Stalin, however, had other plans for these tanks, paraded proudly on the 7th of September 1945 during a military parade in Berlin. They all belonged to the 71st Guards Heavy Tank Regiment of the 2nd Guards Tank Army. They also paraded first in the Soviet Union on November 7, 1946, and in the Red Square the next year. The experts evaluation of the IS-3 was quite higher than the real capabilities of the tank since the third Stalin was plagued by defaults and never-fixed issues left from an antiquated and troublesome transmission inherited from the KV-1, new issues caused by the adoption of an ill-adapted heavy gun (with too little ammo carried and a very low rate of fire).
Assembly too was problematic, the rear hull side elements welded around the engine compartment having tendencies to crack open. Resulting from this, the production was discontinued in the summer of 1946 and eventually stopped at the 2,311th vehicle.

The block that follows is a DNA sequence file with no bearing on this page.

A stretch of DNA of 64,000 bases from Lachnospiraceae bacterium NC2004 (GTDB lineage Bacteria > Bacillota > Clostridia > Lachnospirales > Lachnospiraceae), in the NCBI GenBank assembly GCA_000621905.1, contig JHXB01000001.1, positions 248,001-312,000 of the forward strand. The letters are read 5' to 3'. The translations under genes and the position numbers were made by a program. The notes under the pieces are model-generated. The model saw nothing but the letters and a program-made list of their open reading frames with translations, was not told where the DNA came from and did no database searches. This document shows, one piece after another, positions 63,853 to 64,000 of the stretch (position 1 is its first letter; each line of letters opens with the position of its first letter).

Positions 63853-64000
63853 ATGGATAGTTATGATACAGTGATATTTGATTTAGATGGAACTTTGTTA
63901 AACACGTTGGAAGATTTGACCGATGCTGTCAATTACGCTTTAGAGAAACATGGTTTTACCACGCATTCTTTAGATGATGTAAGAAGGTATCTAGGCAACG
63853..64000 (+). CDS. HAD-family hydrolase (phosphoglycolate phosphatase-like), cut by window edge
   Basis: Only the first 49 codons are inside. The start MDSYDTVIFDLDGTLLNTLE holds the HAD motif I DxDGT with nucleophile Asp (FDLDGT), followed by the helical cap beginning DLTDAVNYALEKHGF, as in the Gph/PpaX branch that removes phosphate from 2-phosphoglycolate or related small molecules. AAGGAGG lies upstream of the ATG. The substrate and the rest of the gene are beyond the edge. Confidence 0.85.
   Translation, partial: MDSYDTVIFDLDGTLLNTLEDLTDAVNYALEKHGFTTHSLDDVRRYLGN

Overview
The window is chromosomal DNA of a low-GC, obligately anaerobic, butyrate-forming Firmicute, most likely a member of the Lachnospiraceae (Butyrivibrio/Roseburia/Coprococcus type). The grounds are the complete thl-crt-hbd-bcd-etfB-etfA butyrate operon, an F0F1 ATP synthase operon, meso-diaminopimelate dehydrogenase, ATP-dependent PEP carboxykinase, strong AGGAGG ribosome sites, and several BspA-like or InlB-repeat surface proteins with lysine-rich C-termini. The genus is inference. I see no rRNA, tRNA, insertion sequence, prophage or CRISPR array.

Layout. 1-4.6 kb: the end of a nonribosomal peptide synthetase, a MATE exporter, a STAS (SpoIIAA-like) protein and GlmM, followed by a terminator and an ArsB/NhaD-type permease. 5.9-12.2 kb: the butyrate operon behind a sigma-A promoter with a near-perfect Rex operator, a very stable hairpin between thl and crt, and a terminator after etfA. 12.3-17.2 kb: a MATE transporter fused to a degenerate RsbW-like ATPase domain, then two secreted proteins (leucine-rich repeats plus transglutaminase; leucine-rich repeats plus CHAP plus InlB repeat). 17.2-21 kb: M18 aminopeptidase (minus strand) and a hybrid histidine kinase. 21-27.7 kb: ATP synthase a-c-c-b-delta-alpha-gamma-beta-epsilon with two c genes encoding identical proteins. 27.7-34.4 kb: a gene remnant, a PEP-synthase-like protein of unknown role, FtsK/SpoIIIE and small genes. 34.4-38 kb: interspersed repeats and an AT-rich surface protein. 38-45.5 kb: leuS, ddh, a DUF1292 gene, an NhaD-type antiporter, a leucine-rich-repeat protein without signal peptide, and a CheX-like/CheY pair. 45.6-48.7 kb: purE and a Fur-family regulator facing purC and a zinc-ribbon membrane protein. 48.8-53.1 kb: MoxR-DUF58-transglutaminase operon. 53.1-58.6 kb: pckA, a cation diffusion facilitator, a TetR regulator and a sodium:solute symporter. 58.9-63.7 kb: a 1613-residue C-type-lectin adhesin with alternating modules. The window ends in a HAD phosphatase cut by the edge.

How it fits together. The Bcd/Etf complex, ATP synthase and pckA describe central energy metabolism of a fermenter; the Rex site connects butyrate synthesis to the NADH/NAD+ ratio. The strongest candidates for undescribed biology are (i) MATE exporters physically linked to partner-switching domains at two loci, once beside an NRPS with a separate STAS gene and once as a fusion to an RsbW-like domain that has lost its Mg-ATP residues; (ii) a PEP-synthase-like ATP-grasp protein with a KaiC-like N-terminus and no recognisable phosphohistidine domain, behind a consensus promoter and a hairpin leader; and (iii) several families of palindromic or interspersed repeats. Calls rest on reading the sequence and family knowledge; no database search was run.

The first step towards modernization (IS-3M) was taken in 1948, with reinforced brackets for the engine, a modified gearbox mount, strengthened under-turret plate, improved design of the main clutch, better sealing and final drive rollers. The radio was also modernized, but the weight eventually rose to 49 tons. The second wave of upgrades came in the fifties, with an increased body rigidity through the introduction of rigidity bars in the rear hull section and bracing in the floor and bottom of the gearbox. The machine-guns were replaced by the DShKM and DTM.